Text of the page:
Plankton Pioneers is for our youngest campers (entering grades K-1st), and their week is full of exciting activities that introduce campers to different aspects of marine science. Each day at our site is themed with hands-on activities, animal touching and a fun craft that is related to the theme of the day. During one camp day, campers are true marine biologists aboard our Research Vessel and practice animal collecting from the bay!

Entering grades 2nd-5th have two options of Explorers camps: Wetland Explorers and Ocean Explorers. These camps are similar in structure but delve into two different habitats. They were designed so that our dedicated marine scientists could attend 2 weeks of camp without much repetition in curriculum. While Wetland Explorers focuses on the San Francisco Bay’s animals and habitats including marshes, sloughs and mudflats, the Ocean Explorers camp focuses on coastal California and the world ocean. Both camps explore how we are connected to those habitats and how we have a direct impact on their health. The Explorer camps both have 2 days at our site, 2 different field trips, and a day aboard our Research Vessel.

Our Naturalist program (entering 4th-5th grade) is for campers who have previously attended one of the Explorers camps and are ready to dive a little deeper into marine science and research methods. Campers will learn how to be naturalists and will focus on aspects within both the wetland and oceanic habitats. This fast-paced camp has 2 days at our site, 2 field trips and a trip aboard our Research Vessel to take students behind the scenes as marine biologists.

Underwater Investigators is for campers entering 6th-8th grades and involves much scientific investigation. Campers explore the varied fields within marine science including marine ecology, biodiversity, biological oceanography and more by using scientific data collection and analysis on land, boat and canoe. Our middle school age camp even has an overnight aboard the Research Vessel!

Our final camp option occurs just one week of the summer. The Project Discovery campers (entering 9th-12th grades) have an action packed week starting with animal sampling and data collection aboard the Research Vessel, followed by 4 days of camping along the coastline. This camp is geared towards high school students who want to study marine biology in the field.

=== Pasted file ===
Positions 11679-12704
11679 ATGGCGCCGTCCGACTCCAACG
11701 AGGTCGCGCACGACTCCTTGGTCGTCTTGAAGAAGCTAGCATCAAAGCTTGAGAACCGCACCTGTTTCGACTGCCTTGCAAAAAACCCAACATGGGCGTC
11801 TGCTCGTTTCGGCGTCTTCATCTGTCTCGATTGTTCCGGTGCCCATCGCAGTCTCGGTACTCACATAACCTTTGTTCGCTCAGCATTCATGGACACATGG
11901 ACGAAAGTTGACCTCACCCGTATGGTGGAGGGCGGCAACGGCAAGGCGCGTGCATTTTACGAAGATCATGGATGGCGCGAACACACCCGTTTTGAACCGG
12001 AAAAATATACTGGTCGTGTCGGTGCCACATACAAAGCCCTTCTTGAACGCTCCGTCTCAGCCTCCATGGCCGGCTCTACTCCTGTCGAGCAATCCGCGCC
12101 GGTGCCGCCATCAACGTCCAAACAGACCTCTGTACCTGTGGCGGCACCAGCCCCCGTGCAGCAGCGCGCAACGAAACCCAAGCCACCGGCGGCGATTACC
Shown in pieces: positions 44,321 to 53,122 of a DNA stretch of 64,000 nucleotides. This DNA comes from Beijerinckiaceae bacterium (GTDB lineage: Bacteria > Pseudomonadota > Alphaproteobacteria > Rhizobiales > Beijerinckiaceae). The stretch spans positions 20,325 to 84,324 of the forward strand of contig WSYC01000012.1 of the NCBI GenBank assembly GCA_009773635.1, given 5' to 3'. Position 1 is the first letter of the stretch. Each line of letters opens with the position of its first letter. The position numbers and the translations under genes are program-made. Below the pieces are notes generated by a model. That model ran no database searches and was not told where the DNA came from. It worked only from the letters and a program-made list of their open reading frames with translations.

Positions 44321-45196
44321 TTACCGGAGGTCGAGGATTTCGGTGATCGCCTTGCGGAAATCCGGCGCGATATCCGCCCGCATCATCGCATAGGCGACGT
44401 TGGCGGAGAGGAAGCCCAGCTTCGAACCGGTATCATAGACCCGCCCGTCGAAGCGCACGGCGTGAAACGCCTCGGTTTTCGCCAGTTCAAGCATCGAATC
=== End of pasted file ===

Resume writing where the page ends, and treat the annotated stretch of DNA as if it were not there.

Join us this summer for new field trips, activities, and friends! Week-long sessions are available June 13 – August 12. Registration begins Monday February 1 at 8 am.




(all camps run Mon-Fri – camp is closed for July 4th holiday, and that week will be prorated)

Plankton Pioneers $415 K-1 June 13, June 27, July 5, August 1, August 8
Wetland Explorers $500 2-5 June 13, June 20, June 27, July 11, July 18, July 25
Ocean Explorers $500 2-5 June 13, June 20, June 27, July 5, July 11, July 18, July 25, August 1, August 8
Naturalists $550 4-5

(for returning campers only)

July 5, July 18, August 1, August 8
Underwater Investigators $650 6-8 June 20, July 11, July 25
Project Discovery $1300 9-12 July 18


Summer Marine Science Camp is just around the corner. To learn more please visit our webpage at or contact Alex, the Marine Camp Manager at 650-364-2760 x19 or e-mail

Share this article, and the opportunity to register with your friends and family.


Marine Science Institute is a tax-exempt 501(c)(3) not for profit organization
©2016. All Rights Reserved

Corporate Volunteering Takes the Helm, a BayLines Original Article

“I’d rather be fishing” is a common thought that goes through many a “nine-to-fiver’s” mind during the workweek. Well, we lucky folks at Emergence Capital got to do just that and more. 5

On a gloriously sunny October day, we picnicked outside with the staff on their oyster shell beach. Over hamburgers and chocolate chip cookies we learned of their strong interest in marine biology and the changes they have seen in the environment over the years. MSI’s Executive Director, Marilou Seiff, then expertly took us on a guided tour of the facilities, which showcased varied opportunities for school children to visit and learn onsite.  From there, we boarded the R/V Robert G. Brownlee and set off to work! MSI’s Community Outreach Coordinator, Tiff Murzi-Moyce, guided us through a physically competitive challenge of teams pulling up the fishing nets. We later experienced how to safely handle the fish.  We in turn gave back by cleaning the boats interior with a lot of elbow grease and laughter.

A huge “thank you” to everyone at MSI for sharing with us the valuable work they do every day. The employees at Emergence Capital definitely felt that our community goals were met and our anticipation of the day’s activities hit the mark.

-Adrian Mallinger, Executive Assistant at Emergence Capital in San Mateo.

Marine Science Institute would like to thank Adrian for submitting this article, coordinating this event, and spearheading her company’s donation process to replace the carpet on our research vessel. We also want to send a big THANK YOU to the Emergence Capital team for their hard work and dedication in making this cleanup day a huge success.

Volunteer and internship opportunities are available year round.
Please visit our webpage at to find your next volunteer position! 


This article was featured in our BayLines Winter Edition 2015-2016.

BayLines winter 2015 16 thumnb

Marine Science Institute is a tax-exempt 501(c)(3) not for profit organization
©2015. All Rights Reserved